That being said, I know this movie isn’t gonna “click” for everyone, I 100% get that, actually, but there’s been so much hate centered around this film (even before it even released, with people bashing it because they “didn’t like the artstyle” which is a flat-out ridiculous reason to hate an entire film in my opinion), I really couldn’t sit idly by and not say SOMETHING. Yes, I get it. I’m technically the “target demographic” for this film, so of course I would enjoy it. But, I really think there’s something so much more universal about this movie.

I’ve seen several very positive reviews on YouTube with ACTUAL ADULT MEN praising how much they enjoyed the movie. They’re not young, teenage girls! They’re not moms! They’re men. Actual. Adult. Men. So I quite frankly do not understand in the slightest why some people think it’s alright to say that this movie is for a “specific target audience,” when really, it’s not. Remember what I said about Encanto? I said I couldn’t see much of myself in the protagonist, Mirabel, but I did relate to what she went through in the story. Which I think is the case for most of the people watching Turning Red. There’s no doubt a lot of us have been under an immense amount of pressure, anger, and that feeling of wanting to be perfect at one point in our life (I know I sure have), and a lot of us know what it’s like to be 13 years old.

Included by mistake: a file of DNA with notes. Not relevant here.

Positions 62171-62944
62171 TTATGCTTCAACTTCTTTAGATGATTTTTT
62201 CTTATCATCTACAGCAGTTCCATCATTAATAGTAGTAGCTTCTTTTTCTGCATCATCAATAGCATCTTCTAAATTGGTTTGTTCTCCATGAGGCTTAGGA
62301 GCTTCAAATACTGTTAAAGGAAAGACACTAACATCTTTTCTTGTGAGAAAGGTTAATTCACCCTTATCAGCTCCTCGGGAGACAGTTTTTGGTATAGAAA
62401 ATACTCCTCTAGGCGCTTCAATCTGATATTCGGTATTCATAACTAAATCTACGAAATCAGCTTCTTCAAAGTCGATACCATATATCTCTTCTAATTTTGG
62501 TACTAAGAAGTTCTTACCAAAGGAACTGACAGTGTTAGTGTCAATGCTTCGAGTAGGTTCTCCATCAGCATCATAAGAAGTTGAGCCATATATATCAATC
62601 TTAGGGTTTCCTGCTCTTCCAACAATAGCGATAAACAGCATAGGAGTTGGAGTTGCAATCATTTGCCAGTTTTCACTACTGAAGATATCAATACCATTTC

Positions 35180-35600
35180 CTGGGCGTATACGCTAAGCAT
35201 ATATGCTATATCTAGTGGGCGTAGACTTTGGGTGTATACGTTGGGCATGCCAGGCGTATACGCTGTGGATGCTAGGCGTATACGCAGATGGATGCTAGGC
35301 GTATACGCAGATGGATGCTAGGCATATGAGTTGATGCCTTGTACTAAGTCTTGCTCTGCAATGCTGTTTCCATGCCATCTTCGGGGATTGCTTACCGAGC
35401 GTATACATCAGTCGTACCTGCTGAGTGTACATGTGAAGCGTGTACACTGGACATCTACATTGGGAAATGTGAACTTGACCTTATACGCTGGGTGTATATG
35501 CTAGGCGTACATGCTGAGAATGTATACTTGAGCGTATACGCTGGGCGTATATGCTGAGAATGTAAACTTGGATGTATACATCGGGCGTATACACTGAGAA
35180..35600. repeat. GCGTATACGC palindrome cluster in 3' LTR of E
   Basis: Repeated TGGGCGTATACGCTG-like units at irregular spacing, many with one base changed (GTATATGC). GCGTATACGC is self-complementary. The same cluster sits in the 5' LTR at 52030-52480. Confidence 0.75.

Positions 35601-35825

Being 13 is a point in our life that we try to black-out for a reason. The experience 13 years old is a crazy, emotional trainwreck (for the majority of us, at least) that we would love to forget about. This movie is about embracing another side of yourself (quite literally, actually), you don’t have to be a “goody-goody two shoes” to be good enough. You’re already perfect, whether you see that or not. And you don’t have to be a “mama’s girl” to be a good person. This movie encourages young girls to become their own person, which I think is a very important theme, especially in kids films. (And before you even THINK to mention, “Oh yeah? Well this movie encourages kids to run off and disobey their parents and go party!” there have been SEVERAL Disney flicks that have encouraged the same thing, and I don’t see anyone complaining how a young teenage girl literally was about to hitch a bus and run away from her parents, even stealing their money to do so.) And yes, I know the main character twerks in this movie. But do you know what? That’s reality for you. You can take it or leave it, I don’t really give a d*mn for all I care.